Growth in Europe should come through strongly this year and perhaps even more than expected. Estimat...
Growth in Europe should come through strongly this year and perhaps even more than expected. Estimates as to GDP growth have been revised upwards to a touch above 3%.
Cyclical plays like the steel companies claim they've never had it so good. Fundamentals too remain on track, as do other investment themes. Ageing populations will continue to shift into equities and the corporate restructuring story has barely begun (although proposed tax changes in Germany may cause the sale of non-core assets to be deferred as companies wait in order to raise better prices). The euro seems set to strengthen, and with pricing power in many sectors remaining weak to non-existent, we remain sanguine on the outlook for inflation.
So why the cause for butterflies? To say that monetary tightening is on its way is to state the obvious, nonetheless bonds are likely to be a disruptive influence on the market over the next quarter at least. Nowhere, of course, does this have bigger implications than in the technology and telecoms sectors.
Although we remain firmly convinced about the long-term story in these areas, we have nonetheless recently been concerned about excessive valuations in certain stocks. Whilst at times last year betting on technology was like shooting fish in a barrel, the next few months will certainly not see such easy wins. Selectivity has become the name of the game. And this certainly isn't a game for the faint-hearted. When companies as generally well regarded as Lucent come out with profits warnings, it can be hard to keep one's cool.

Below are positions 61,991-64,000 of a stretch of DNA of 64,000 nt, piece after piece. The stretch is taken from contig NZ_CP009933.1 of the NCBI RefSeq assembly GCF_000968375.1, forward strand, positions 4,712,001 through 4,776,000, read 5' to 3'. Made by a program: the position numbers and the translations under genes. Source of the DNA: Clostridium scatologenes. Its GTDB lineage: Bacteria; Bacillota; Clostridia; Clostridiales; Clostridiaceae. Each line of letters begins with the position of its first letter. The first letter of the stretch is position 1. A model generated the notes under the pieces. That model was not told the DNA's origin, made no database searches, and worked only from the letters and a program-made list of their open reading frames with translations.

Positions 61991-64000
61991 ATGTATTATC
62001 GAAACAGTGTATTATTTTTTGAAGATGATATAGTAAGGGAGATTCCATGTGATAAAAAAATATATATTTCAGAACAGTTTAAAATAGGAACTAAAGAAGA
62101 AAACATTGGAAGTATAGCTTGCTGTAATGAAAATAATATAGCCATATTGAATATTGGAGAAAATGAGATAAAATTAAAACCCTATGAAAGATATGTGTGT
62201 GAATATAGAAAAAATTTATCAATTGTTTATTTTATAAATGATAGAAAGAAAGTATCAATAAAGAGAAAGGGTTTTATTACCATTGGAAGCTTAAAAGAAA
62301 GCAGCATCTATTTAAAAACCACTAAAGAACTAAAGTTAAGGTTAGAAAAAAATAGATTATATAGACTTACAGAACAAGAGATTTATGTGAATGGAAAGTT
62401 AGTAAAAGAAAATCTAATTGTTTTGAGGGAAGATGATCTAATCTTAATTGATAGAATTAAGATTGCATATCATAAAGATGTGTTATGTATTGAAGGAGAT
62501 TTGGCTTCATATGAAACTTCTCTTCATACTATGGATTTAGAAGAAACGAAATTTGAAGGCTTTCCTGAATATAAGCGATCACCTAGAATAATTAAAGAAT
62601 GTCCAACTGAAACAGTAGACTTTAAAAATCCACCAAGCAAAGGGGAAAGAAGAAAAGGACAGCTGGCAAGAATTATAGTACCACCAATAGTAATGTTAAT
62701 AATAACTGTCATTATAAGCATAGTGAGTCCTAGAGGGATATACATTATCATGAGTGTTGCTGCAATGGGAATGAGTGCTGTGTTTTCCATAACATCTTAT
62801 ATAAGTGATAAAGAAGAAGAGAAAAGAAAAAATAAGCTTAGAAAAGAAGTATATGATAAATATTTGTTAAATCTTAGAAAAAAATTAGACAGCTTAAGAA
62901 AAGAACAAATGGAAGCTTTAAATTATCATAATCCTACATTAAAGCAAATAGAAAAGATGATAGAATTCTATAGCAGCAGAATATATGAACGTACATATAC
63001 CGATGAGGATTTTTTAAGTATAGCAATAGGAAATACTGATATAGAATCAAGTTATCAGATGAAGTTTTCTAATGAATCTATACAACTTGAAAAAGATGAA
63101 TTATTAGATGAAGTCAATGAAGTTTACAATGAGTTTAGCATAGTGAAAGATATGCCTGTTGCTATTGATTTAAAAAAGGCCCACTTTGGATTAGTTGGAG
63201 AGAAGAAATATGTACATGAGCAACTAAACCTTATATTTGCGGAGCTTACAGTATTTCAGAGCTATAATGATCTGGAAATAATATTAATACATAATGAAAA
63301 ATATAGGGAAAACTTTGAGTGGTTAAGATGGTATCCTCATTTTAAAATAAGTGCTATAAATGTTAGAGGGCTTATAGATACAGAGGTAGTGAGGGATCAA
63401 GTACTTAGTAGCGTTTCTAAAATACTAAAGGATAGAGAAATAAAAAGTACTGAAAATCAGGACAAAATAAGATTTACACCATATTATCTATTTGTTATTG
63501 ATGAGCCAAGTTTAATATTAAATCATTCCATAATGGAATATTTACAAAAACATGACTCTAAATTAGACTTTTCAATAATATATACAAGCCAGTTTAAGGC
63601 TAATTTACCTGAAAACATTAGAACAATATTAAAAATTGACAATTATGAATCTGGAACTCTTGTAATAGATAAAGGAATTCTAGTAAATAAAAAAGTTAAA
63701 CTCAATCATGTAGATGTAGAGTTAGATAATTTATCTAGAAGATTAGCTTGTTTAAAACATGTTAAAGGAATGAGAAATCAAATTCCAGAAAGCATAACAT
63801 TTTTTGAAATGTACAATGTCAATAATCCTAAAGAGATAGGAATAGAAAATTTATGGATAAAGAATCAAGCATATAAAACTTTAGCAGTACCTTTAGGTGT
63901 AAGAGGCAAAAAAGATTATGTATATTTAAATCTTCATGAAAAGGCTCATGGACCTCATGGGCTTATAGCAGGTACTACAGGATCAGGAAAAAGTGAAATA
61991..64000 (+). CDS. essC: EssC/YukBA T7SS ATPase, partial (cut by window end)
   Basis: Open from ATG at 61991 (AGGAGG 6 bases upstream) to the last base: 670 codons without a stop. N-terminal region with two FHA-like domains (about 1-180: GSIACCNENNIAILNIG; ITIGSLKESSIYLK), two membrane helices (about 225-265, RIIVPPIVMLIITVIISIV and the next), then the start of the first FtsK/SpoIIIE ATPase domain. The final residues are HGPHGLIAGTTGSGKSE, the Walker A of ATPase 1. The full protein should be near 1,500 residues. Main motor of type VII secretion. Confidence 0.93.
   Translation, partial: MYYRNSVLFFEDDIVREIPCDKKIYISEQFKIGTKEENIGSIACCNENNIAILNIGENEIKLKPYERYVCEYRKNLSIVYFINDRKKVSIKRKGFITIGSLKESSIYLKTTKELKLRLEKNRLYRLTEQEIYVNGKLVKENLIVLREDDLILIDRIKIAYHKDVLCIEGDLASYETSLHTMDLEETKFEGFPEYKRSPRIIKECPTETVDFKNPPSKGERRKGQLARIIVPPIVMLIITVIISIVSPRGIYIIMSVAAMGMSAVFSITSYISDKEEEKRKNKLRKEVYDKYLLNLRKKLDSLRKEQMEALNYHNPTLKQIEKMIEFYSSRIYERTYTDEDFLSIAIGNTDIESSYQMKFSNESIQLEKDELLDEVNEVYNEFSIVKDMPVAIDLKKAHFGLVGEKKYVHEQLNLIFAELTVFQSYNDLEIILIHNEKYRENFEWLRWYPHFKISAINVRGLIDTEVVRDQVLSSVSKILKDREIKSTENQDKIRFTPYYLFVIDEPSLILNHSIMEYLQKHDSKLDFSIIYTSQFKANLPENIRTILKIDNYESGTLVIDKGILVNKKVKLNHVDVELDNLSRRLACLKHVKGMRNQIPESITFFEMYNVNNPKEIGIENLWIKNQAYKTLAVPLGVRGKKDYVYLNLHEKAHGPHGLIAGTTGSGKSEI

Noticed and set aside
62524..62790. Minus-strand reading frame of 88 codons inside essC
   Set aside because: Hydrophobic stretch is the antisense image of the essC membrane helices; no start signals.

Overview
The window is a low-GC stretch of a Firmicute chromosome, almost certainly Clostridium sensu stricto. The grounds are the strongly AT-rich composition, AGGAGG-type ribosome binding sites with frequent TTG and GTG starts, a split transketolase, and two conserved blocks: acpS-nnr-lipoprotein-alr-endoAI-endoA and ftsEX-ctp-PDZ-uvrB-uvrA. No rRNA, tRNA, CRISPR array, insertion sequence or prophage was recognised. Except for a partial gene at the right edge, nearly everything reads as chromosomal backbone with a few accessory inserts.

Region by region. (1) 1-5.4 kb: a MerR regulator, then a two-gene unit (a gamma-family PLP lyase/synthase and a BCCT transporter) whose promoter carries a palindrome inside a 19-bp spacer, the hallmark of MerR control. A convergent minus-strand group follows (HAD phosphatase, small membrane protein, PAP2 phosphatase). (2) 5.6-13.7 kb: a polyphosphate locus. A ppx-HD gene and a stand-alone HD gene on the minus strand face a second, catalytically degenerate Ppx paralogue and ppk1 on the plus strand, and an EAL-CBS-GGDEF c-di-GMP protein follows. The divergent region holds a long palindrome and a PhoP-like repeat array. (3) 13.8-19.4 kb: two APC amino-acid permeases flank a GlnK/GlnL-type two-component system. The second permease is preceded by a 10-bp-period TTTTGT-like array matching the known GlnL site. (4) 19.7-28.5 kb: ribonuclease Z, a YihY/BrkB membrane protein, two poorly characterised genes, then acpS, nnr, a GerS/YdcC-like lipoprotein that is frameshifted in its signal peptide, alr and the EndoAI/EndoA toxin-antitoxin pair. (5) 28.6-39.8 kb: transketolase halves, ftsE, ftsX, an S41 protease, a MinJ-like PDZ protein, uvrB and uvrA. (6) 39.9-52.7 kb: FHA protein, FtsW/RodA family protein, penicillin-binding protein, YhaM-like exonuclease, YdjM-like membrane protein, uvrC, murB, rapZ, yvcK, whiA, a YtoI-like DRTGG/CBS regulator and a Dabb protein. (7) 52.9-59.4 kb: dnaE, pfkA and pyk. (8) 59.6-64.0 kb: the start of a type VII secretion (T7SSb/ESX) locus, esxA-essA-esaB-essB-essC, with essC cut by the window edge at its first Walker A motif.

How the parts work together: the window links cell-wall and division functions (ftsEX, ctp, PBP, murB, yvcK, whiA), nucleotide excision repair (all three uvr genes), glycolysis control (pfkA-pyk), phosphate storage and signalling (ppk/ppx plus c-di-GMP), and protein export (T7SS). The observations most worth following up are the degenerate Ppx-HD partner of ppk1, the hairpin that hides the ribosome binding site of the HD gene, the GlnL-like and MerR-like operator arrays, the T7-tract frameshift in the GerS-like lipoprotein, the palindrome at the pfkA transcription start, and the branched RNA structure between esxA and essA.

At Threadneedle, we are extremely disciplined in our likes and dislikes. E-tailers and dot.coms are by and large no-go areas, but consultants and IT infrastructure still offer value. Put in a Victorian context, we are short horses and prefer the guys laying the track to the train companies themselves.
In particular, mobile telecoms remain a key theme for us and we are accordingly overweight in both Nokia and Ericsson. This is a field with high barriers to entry and with revenues per subscriber set to rise strongly thanks to the impending growth in data traffic and the beginnings of m-commerce (internet access by mobile phone).
More importantly, mobile is one of the few technology-related areas in which Europe can boast of 'best of breed' companies. In the media sector, the pattern is more mixed. If nothing else, the AOL/Time Warner merger reinforces the view that content is all-important. But 'content' is far too broad a definition to offer much assistance when it comes to selecting stocks. Quite what sort of content is best? The ever-widening discrepancy in the valuations of publishing companies as diverse as Wolters Kluwer and Mediaset is illuminating, with the former beginning to appear almost as a quasi-defensive rather than a growth stock.
David Dudding is analyst at Scudder Threadneedle Investments
Clarke replacing Balkham
'Deep-dive analysis of client behaviour'
Ways to mitigate April’s increases
The best equity income funds examined